A Year of Reading

For 6 years, I’ve chronicled the books I’ve read offering a summary and my own rating scheme to identify favourite reads, non-fiction read for research purposes, light reads, and so on. This year’s reading was a little muddled — I’m not even sure I can find them all — so I thought I would take a different approach and highlight a few books that stand out and why.

The group includes two non-fiction, four novels about the Kennedy family and a wide range of time periods.

Indian in the Cabinet by Jody Wilson-Raybould ~~ Jody Wilson-Raybould was Canada’s Attorney General and Minister of Justice for almost four years and a member of Liberal Leader Justin Trudeau’s cabinet. Being a woman in this role is impressive enough, being an indigenous woman is uniquely impressive. This memoir offers great insights into the indigenous experience as well as their hopes for a new sovereign relationship between our First Nations people and the Government of Canada. It is very critical of the way politics runs in today’s Canadian government.

Between Two Kingdoms by Suleika Jaouad ~~ a powerful and inspiring memoir of a young woman who was diagnosed with leukaemia at the age of 22, battled cancer for three years, and then had to find her way back to a life without cancer. Suleika Jaouad inspired many with her blog Life Interrupted and her columns in the New York Times.

Red Widow by Alma Katsu ~~ I attended Alma Katsu’s workshop on conflict at the 2021 Historical Novel Society Conference – titled Upping the Ante. Impressed by Alma’s ideas, I read her recent novel Red Widow to see conflict in action. Trust me, she knows what she’s talking about. It’s a novel I frequently recommend.

The Rose Code by Kate Quinn ~~ I’m a fan of the women who worked at Bletchley Park during WWII. Kate Quinn’s latest dual-timeline novel is a wonderful page-turner.

The Other Einstein by Marie Benedict ~~ I discovered Marie Benedict’s novels with The Other Einstein. Benedict has a knack for writing about the lives of unique women of history. Who knew that Albert Einstein’s wife – Mitza Maric – was an incredibly clever scientist and mathematician in her own right and whose contribution to the special theory of relativity is hotly debated?

The Personal Librarian by Marie Benedict and Victoria Christopher Murray ~~ The true story of Belle da Costa Greene, J. P. Morgan’s personal librarian who helps him build a world-class library of rare manuscripts, books and artwork. Belle does all this while passing for white. And it’s seamlessly written by two authors!

Shadow on the Crown by Patricia Bracewell ~~ I stepped way back in time to read of fifteen-year-old Emma of Normandy who crosses the English Channel in 1002 to wed the much older King Athelred of England, whom she meets for the first time at the church door. Fascinating story, and guess what? It’s book one of a trilogy.

One of the panels I moderated during the June HNS conference was on writing about the Kennedy family and the challenges of doing so. I decided to read all the novels these panelists featured: The Summer I met Jack by Michelle Gable; Jackie and Maria by Gill Paul; The Editor by Steven Rowley; The Kennedy Debutante by Kerri Mahon. I can enthusiastically recommend each one of them.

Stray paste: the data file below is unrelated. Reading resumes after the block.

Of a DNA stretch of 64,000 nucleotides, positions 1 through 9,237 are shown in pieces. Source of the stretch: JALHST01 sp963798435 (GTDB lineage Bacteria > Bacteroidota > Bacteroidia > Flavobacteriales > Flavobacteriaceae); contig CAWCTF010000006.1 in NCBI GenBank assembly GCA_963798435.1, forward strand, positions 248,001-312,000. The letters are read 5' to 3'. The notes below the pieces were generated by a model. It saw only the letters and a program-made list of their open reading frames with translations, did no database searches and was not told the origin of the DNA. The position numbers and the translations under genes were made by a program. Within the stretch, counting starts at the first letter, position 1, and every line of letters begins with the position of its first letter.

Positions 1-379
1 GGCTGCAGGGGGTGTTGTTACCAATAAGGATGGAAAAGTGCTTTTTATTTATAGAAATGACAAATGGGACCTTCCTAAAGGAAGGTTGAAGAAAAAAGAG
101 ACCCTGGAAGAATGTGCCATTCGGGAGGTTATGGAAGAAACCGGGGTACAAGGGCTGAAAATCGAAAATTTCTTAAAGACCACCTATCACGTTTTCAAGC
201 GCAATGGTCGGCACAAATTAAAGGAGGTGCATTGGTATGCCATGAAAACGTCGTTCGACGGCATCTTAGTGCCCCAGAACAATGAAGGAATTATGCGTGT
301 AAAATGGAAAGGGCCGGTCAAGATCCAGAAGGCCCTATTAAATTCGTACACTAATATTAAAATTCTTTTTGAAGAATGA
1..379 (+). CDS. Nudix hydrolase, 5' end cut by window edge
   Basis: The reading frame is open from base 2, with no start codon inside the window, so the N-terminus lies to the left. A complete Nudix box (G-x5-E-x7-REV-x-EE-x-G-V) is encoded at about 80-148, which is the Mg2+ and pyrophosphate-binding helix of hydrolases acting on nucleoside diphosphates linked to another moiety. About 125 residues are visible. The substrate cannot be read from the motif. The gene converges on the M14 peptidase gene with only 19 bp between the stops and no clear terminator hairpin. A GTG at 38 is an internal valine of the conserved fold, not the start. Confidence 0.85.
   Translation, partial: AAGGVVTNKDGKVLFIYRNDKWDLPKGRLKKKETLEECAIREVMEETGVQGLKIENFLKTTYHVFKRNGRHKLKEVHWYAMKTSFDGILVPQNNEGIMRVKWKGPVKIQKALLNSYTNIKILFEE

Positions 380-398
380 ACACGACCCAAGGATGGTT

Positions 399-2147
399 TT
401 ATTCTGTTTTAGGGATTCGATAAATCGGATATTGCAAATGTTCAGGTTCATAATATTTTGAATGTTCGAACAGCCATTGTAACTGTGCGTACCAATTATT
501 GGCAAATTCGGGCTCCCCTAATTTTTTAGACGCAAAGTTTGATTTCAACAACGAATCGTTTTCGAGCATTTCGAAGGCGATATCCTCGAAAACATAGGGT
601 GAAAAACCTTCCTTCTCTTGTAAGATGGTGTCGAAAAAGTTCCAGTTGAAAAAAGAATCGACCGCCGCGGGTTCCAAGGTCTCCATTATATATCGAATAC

The Island of Sea Women by Lisa See ~~ Lisa See was guest of honour at the 2021 HNS conference. Since I’d only read her novel Snow Flower and the Secret Fan, I decided to read her latest. Powerful prose and a unique story about Korea.

Drake: Tudor Corsair by Tony Riches; Essex: Tudor Rebel by Tony Riches ~~ Tony Riches has made the Tudors his specialty. These two novels are from his new Elizabethan series about the men who served the Queen in unique ways.

The Sea Gate by Jane Johnson ~~ another wonderful dual-timeline novel by Jane Johnson. This one is set in Cornwall which makes it special as I’ve been to several of the places mentioned. And it features a foul-mouthed parrot!

Birds Eye View by Elinor Florence ~~ the heroine of this story joins the British Women’s Auxiliary Air Force as an aerial photographic interpreter, someone who spies on the enemy from the sky, watching the war unfold through her magnifying glass. The author does a wonderful job of explaining the technology involved in this little known aspect of WWII in a way that is easily understood and of presenting a great story featuring women who served in the war.

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M.K. Tod writes historical fiction. Her latest novel, PARIS IN RUINS, is available for pre-order on Amazon USAmazon CanadaKobo, and Barnes&Noble. An earlier novel, TIME AND REGRET was published by Lake Union. Mary’s other novels, LIES TOLD IN SILENCE and UNRAVELLED are available from AmazonNookKoboGoogle Play and iTunes. She can be contacted on FacebookTwitter and Goodreads or on her website www.mktod.com.

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6 Responses

  1. I did NOT like Jackie & Maria – I think she got BOTH of these women ALL wrong. There’s also “The Lost Diary of M” if you’re interested – although not about any particular Kennedy, but rather the woman who was very close to JFK (maybe his mistress) who kind of disappeared after he was killed. A strange book, but a very different perspective. I’ve also heard about another book… I think it was called The Editor and is about Jackie when she was already widowed and working as an editor for Viking Press.

    1. Many thanks for sharing your thoughts, Davida and for the book suggestion! I’m currently reading All the Frequent Troubles of our Days – non-fiction story of Mildred Harnack an American who was instrumental in the German resistance from the early 1930s onward, as told by her great-great-niece Rebecca Donner. Chilling to say the least.

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